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House of Compliance

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When I used to cover Liberal Democrat party conferences, the late-night curious journalist could wander the hotel in Harrogate or Torquay, push against a glass door and, at 1.30 in the morning, find a dozen of the delegates in workshop mode, discussing the minutiae of land valuation tax or the single transferable vote. The spirit of earnest still flourishes among them. Their assault on compulsory ID cards and biometric passports lifts the heart.

What makes it twitch is Nick Clegg’s invitation to the People to tell the Ministry what reforms it wants. We are getting far too much of ‘the People’ at present. It’s part of the abjection therapy demanded after the Year of the Duck House. ‘The People are wise. The People are good. The People mystically know.’ No they aren’t. No they don’t. The Liberal Democrats seem to expect the generality of people to be as fascinated by the crenellations of constitutional reform as themselves. The People are not stupid, but by and large, they are wonderfully under-informed. And as sure as hell, they are not very interested. Not wanting to be bothered by the government is a large and understandable part of their general view.

The ardent folk behind the glass doors imagine a great awakening: the Prince Charming’s kiss that will rouse us to participatory wisdom is the referendum. But the referendum, even when not used by dictators, is an inherently conservative, do-nothing device. Look at Switzerland. Successive ballots on enfranchising women were held, but obviously they only asked the men. It took Hansli until deep into the late 20th century to think Heidi was up to voting.

And has Clegg even considered the greatest perversion of our politics, the screaming, quasi-monopolistic popular press? Has he considered its role in any future consultation with the People? Can he tell the difference between democracy and populism? Imagine a referendum on biometric passports and ID cards informed by that press. The streak of string-em-up, chuck-em-out, send-a-gunboat thinking which those papers encourage could give Clegg a series of nasty shocks.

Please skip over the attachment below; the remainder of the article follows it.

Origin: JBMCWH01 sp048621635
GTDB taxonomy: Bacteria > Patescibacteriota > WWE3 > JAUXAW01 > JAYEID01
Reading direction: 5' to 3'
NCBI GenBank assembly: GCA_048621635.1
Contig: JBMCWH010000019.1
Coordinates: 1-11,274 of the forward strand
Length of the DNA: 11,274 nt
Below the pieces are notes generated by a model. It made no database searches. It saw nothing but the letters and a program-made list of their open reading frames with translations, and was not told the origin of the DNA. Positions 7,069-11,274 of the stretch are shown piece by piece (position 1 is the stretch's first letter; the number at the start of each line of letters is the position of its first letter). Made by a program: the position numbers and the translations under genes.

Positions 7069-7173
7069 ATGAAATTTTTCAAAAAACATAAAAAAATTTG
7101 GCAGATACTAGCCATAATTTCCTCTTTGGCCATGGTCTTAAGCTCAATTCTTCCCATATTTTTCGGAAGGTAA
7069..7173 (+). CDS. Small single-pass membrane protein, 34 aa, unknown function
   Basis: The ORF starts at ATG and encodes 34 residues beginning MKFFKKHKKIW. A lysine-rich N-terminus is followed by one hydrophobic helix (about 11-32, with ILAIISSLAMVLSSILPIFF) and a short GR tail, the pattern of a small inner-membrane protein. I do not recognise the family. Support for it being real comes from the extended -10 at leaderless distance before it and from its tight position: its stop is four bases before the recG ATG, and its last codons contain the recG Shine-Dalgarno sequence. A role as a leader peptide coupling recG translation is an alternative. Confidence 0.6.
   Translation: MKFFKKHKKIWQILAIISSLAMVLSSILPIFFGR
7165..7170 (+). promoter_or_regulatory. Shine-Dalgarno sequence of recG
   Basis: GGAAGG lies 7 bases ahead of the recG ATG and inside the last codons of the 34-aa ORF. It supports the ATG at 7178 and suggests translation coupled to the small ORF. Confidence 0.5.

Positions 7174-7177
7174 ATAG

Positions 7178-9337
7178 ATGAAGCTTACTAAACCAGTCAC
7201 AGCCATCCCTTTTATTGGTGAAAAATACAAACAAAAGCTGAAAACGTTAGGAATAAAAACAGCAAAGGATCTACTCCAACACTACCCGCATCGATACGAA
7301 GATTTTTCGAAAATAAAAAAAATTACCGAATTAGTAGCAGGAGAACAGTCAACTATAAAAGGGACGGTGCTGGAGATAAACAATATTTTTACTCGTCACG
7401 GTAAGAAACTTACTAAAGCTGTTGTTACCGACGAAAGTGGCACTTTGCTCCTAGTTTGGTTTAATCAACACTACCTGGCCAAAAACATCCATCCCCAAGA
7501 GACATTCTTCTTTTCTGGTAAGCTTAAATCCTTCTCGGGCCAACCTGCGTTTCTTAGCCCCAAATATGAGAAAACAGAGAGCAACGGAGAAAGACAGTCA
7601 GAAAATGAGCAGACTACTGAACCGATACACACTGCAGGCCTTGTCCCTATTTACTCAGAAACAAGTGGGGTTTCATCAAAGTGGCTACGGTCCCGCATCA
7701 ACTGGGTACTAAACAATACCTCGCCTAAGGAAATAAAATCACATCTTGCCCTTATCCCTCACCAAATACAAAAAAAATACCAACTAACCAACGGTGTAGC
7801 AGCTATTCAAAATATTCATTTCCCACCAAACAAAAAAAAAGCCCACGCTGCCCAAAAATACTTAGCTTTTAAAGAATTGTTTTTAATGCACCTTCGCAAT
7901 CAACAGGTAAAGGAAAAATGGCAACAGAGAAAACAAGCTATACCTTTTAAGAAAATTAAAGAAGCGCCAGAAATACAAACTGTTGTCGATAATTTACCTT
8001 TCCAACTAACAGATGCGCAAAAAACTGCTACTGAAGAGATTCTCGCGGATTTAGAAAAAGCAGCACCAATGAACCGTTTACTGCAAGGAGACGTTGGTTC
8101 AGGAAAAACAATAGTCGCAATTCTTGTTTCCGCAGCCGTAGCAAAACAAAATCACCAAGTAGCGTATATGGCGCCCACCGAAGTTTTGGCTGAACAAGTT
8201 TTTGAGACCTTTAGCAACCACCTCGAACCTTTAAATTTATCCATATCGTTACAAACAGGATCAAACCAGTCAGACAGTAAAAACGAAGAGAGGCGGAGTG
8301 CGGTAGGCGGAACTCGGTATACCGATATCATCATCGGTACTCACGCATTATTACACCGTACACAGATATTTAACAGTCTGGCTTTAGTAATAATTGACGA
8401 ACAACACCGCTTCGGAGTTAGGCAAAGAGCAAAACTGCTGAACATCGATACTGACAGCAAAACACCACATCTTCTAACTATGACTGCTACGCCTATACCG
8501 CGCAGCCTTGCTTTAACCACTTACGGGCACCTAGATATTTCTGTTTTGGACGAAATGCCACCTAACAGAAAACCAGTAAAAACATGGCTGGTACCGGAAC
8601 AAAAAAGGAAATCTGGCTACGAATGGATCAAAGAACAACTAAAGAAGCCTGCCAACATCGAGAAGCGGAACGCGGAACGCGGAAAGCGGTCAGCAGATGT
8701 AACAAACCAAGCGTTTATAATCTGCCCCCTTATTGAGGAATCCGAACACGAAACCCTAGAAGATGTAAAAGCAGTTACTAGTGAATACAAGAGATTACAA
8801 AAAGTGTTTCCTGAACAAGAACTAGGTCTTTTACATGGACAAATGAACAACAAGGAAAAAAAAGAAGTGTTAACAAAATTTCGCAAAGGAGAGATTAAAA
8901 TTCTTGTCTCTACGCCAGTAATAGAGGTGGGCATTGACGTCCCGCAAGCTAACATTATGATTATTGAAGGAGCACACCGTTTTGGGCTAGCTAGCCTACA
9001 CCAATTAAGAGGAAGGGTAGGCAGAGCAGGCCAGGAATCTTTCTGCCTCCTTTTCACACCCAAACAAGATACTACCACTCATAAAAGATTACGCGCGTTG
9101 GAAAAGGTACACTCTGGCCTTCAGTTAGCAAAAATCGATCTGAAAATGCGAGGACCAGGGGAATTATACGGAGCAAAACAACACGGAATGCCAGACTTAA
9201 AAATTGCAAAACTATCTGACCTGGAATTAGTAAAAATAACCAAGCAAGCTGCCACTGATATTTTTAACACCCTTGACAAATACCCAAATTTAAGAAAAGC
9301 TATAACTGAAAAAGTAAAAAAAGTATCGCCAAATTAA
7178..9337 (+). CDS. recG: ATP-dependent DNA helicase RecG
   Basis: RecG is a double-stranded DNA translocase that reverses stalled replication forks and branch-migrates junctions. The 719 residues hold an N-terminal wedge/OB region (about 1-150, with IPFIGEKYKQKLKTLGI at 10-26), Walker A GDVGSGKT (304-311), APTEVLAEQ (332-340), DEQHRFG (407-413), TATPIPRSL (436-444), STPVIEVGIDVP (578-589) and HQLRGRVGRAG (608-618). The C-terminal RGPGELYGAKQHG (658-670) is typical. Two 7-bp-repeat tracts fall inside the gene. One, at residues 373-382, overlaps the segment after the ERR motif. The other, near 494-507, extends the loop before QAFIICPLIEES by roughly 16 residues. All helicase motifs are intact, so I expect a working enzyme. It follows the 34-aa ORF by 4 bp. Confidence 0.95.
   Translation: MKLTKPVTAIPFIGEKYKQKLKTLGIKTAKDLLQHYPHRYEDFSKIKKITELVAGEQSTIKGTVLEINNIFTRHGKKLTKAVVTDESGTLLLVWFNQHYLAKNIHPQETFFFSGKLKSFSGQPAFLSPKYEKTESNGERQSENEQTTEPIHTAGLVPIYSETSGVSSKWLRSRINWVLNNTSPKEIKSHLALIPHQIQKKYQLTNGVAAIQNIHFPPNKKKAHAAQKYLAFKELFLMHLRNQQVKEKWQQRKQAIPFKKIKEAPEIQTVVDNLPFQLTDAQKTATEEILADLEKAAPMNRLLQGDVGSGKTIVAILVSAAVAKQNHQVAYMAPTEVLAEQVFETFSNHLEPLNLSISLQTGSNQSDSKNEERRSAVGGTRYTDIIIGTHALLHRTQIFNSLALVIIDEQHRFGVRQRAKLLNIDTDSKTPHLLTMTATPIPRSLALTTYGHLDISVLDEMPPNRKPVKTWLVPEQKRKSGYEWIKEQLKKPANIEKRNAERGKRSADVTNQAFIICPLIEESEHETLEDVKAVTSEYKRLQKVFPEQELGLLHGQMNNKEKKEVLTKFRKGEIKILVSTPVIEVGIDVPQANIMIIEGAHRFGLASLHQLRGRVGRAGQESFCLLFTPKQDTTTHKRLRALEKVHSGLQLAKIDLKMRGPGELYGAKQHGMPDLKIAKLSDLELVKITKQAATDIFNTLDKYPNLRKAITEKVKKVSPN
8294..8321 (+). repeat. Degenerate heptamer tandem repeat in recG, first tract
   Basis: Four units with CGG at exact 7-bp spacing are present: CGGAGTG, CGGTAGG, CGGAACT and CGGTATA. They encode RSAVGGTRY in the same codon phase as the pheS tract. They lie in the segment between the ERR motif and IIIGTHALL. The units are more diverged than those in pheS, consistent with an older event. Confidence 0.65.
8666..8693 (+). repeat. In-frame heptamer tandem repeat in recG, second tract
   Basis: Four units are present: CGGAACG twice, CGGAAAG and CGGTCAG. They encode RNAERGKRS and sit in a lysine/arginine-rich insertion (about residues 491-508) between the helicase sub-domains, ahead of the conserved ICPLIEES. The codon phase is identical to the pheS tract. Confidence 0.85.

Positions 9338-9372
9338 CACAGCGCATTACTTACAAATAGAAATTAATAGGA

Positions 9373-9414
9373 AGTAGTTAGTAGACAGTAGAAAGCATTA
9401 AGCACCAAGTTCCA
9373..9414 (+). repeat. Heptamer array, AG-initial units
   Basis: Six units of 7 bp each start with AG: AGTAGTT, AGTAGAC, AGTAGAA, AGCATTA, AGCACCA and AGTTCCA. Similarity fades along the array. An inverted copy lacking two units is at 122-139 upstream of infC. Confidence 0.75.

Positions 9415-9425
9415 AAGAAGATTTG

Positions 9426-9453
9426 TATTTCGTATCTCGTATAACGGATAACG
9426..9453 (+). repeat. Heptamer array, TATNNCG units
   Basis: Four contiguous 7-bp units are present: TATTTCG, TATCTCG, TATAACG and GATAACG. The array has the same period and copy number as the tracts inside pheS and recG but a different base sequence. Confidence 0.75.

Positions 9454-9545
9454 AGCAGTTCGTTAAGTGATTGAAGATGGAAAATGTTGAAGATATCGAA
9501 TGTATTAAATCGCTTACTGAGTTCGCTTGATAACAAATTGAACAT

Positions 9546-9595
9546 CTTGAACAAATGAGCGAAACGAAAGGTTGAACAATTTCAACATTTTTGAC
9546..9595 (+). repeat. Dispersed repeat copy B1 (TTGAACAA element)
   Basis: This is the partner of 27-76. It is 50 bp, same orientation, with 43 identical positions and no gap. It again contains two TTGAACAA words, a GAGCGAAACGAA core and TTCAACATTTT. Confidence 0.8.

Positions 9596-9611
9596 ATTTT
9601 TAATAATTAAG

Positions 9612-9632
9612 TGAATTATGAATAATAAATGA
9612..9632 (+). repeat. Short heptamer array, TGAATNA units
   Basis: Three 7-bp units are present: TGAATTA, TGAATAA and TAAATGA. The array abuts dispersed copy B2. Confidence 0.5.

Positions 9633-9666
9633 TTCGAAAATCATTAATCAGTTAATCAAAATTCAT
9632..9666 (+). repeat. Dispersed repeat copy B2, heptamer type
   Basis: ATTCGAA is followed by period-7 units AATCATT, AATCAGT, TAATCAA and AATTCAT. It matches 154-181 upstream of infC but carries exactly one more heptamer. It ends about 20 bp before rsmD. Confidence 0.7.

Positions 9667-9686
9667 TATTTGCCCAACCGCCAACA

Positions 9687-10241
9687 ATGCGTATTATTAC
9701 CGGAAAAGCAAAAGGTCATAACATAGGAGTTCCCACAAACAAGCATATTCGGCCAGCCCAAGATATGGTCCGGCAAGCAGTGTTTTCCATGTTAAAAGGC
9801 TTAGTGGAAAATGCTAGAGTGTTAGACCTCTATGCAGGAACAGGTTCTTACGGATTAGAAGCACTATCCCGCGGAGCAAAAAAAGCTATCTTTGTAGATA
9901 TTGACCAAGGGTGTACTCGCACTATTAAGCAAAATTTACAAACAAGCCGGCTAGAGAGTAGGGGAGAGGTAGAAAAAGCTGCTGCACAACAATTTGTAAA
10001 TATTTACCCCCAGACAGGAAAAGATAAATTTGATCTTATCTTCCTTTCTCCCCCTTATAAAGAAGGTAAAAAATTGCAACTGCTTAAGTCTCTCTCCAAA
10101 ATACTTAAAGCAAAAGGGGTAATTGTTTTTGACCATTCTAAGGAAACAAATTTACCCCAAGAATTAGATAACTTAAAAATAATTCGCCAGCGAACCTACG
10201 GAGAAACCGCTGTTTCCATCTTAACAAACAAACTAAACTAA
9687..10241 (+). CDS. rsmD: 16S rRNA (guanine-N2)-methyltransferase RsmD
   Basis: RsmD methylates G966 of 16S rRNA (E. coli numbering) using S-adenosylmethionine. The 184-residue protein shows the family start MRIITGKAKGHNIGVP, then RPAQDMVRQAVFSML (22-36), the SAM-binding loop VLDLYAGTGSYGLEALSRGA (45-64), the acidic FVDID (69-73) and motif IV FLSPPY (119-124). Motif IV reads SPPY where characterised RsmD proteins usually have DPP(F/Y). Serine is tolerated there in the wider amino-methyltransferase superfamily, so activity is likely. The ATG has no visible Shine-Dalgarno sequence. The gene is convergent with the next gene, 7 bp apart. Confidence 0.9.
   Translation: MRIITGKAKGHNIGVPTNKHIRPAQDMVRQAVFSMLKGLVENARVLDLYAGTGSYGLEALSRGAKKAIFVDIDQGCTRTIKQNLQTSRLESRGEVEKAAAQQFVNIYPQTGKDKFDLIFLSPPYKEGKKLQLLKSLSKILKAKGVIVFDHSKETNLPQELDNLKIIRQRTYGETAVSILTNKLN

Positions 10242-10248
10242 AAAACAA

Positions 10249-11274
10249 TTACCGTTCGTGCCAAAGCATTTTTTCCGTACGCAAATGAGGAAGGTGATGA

The best defence against finger-clicking, central command surveillance, Blair-style, is not an unbriefed, bored and unreflective public. What we need is a proper Parliament. Tony Blair went to a lot of trouble before 1997 to get senior, often independent-minded members out of Parliament and pom-pom girls and boys in. It worked. One ardent new figure was heard to tell a colleague: ‘You shouldn’t be reading the Guardian. It’s disloyal to Tony.’ A parliamentary body of Babes and Duds was to vote as bidden, and voted happily. Where was the argument? Where was the dissent? 1997 brought in a House of Compliance. If they’re serious about democracy, the reforming group in this ministry should leave the People be and start here.

Comments on “House of Compliance”

  1. pinhut says:

    — ‘The People are wise. The People are good. The People mystically know.’ No they aren’t. No they don’t. —